Hiring a general contractor to complete your entire basement remodeling is the most comprehensive approach to getting your renovation completed – but it’s not the only option. You may choose to do some or all of the project yourself depending on your skills, time, physical abilities, and budget. It pays to consider these alternatives to hiring a general contractor before you begin.
If you have the tools, skills, time, inclination, energy, and physical ability, you can save a lot of money by doing much of the work; but before you tear into a big project, do an honest self-assessment. Total the cost of the additional tools, if any, you’ll have to buy or rent to get the project done. Account for the time it will take you to order and pick up materials and learn techniques. If you plan to take time off from work to complete the project, compute the cost of lost earnings. Then consider the cost of a potential mistake in both time and money. Miscutting a piece of drywall may cost a few dollars in wasted material and a few minutes of time (if you’ve purchased an extra sheet or two for such a situation). Miscutting a piece of sheet vinyl flooring or expensive carpet might cost a lot more. Wrestling with heavy materials or trying to work long hours to maintain a schedule sometimes can result in injury, an even greater cost. It actually may be cheaper and less risky to hire out some jobs, such as laying carpet or sheet flooring, or extensive wiring or plumbing modifications. Hiring out allows you to concentrate on jobs that better suit your skills, physical condition, confidence level, and available tools.
You may choose to do some of the work and hire out the rest. One way is to act as general contractor; the other is to hire a general contractor. Either way, you pencil yourself in as the responsible party for certain tasks. Be sure to stick to a schedule. Here are some strategies for sorting out who does what:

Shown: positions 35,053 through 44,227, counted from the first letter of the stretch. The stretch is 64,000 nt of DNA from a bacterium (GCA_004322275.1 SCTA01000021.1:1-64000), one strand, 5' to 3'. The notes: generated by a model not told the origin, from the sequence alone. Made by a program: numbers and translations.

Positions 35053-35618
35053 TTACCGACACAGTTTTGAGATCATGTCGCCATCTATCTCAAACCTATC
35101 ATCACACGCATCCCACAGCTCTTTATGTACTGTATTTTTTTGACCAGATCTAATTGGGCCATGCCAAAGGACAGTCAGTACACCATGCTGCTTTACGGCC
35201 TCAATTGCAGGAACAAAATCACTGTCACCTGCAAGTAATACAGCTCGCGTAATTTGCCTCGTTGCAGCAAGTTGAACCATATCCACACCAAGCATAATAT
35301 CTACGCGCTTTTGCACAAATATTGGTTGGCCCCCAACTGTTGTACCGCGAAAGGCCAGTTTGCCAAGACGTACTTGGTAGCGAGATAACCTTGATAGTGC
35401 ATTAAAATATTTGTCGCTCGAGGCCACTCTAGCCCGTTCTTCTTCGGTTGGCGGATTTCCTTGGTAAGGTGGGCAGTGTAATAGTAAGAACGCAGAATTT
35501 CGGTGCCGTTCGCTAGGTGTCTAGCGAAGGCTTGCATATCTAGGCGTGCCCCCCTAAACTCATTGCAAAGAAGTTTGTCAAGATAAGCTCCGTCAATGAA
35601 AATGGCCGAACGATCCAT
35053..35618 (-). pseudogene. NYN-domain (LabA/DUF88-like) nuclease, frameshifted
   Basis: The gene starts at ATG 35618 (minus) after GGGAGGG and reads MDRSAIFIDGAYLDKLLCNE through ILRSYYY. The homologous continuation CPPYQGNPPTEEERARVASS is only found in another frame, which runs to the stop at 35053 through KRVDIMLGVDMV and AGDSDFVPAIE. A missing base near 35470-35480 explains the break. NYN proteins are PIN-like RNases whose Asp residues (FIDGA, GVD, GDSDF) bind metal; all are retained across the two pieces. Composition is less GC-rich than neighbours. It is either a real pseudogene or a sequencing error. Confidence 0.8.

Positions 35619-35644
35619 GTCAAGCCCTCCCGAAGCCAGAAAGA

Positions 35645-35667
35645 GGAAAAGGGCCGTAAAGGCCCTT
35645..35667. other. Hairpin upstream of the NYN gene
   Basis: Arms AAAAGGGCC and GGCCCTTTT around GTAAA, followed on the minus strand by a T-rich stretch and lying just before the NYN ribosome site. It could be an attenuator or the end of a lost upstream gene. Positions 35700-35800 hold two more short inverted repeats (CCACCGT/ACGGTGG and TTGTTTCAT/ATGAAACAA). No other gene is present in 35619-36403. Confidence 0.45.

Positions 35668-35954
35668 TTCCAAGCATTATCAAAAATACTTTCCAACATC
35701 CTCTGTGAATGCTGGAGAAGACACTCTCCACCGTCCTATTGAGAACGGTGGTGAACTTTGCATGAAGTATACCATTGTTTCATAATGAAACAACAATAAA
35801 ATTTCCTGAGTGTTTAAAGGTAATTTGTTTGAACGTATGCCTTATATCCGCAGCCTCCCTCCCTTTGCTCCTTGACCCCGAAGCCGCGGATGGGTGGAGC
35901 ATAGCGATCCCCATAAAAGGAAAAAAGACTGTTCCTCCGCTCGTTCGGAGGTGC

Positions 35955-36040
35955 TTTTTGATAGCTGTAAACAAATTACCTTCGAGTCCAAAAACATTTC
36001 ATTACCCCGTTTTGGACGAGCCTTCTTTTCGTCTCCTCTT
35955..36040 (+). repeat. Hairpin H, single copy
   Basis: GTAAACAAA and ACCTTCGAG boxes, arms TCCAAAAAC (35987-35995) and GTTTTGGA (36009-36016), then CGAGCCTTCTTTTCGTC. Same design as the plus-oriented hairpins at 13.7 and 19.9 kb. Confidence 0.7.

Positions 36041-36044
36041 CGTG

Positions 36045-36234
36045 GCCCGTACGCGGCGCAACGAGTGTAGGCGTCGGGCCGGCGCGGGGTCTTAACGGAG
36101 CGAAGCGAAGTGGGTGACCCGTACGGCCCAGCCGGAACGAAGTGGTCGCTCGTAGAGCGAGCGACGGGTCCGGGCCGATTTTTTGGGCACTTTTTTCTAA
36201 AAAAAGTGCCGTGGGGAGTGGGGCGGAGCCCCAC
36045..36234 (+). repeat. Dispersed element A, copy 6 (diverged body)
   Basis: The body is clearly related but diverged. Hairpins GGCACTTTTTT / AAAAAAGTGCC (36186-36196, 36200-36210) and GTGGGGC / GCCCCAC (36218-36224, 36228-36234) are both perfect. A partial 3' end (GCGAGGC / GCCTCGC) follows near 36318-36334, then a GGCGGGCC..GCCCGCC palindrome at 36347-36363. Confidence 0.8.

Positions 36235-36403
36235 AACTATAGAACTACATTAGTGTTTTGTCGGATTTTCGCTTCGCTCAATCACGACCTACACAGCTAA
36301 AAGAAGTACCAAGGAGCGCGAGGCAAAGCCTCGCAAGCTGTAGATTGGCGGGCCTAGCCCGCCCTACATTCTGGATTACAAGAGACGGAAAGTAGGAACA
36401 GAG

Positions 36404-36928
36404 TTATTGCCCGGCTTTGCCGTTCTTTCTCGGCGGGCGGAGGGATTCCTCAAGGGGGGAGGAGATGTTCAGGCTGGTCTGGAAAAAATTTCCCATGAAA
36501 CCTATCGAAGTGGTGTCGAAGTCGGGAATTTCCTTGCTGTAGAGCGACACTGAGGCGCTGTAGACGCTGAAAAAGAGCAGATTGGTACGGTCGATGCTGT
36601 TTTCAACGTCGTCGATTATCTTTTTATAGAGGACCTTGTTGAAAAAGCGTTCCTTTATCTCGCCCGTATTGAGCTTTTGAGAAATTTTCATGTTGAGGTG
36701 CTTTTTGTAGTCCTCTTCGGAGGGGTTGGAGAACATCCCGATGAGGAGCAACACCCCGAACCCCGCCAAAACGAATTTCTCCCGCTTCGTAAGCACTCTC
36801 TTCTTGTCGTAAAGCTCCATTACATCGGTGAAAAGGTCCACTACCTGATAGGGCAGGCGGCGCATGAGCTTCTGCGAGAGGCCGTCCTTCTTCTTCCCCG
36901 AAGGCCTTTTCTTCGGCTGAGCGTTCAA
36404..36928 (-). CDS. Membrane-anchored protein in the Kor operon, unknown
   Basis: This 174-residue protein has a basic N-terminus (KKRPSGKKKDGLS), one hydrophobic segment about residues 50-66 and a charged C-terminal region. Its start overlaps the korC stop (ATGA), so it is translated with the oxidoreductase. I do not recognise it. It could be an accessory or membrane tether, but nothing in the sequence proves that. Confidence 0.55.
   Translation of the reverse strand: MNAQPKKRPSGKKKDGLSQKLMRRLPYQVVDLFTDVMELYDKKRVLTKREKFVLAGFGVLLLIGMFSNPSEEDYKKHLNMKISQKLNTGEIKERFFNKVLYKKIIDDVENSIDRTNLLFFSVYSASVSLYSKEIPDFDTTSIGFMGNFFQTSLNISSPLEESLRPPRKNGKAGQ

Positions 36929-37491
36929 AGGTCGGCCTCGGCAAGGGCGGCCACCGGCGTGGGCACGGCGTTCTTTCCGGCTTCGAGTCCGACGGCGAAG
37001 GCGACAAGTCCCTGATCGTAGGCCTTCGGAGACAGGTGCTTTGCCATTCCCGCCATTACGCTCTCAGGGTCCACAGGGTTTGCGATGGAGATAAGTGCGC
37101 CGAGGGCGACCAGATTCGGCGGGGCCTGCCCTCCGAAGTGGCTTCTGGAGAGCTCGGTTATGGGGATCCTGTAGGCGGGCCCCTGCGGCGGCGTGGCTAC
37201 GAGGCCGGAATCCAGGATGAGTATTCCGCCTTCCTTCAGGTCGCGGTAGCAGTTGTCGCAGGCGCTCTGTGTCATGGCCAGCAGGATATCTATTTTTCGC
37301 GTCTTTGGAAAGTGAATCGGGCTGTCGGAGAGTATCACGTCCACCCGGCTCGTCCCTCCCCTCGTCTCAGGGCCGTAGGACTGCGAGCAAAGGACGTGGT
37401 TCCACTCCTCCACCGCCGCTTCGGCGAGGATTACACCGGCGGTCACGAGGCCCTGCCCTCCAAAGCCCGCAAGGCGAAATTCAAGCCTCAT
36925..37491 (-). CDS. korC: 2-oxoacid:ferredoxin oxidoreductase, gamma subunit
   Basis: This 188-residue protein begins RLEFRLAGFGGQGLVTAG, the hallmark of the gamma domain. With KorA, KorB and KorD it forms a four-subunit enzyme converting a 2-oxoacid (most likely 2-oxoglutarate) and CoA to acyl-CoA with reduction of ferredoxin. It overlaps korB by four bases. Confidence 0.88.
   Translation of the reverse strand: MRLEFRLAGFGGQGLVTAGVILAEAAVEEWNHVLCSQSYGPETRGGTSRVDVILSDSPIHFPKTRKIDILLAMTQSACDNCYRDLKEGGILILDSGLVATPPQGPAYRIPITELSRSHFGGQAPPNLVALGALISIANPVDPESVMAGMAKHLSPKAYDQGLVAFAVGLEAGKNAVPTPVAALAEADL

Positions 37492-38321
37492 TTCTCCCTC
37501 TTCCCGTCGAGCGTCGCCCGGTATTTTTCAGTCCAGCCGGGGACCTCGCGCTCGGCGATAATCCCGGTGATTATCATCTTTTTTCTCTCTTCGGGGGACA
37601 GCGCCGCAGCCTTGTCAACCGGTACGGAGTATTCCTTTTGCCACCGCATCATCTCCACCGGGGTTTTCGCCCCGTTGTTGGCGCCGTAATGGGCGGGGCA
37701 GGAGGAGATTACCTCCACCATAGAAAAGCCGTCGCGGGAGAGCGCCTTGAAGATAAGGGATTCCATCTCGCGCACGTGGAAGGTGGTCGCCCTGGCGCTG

Provide a spot for children to play, teenagers to hang out, or the whole family to gather with a basement play space. If basement space is tight, elements of a game room are easy to integrate with other functional spaces, such as family rooms, entertaining areas, or creative spaces.
A children’s playroom might include a spot for playing with blocks, dolls, and other toys on the floor; a corner filled with items for dress-up; and a kid-size table for crafts. For older children, include comfortable seating, a television and game station, and a desk or table for doing homework. If your kids are old enough, let them have a hand in selecting color for walls, furnishings, and decor. Infusing the space to match their tastes is one way to ensure kids will spend time there. When creating a special area for children’s play, also consider these suggestions.
Safety. Make sure the game/play area features an egress window or other exit.
Materials. Choose durable, easy-to-clean wall and floor treatments. If children sprawl on the floor to play or watch television, consider carpeting or rugs.
Fun. Paint one wall with chalkboard paint so the younger kids can write and draw on the wall with chalk, or install an erasable marker board. If space and budget allows, invest in a pool table, ping-pong table, or even a pinball machine. Family member of all ages will have years of fun with these items.
Inspiration. Stimulate play with high-contrast color schemes. Black and white or vibrant, opposing colors are energizing.
In the end, don’t forget lighting. Recessed lighting is popular for low ceiling areas. And then invest in lamps and wall scones. The brighter the basement space usually leads to more time spent in the space.
Remodeling your basement is a cost-effective option to moving to a larger home. So look below ground and change "creepy to cozy".
© 2008 Meredith Corporation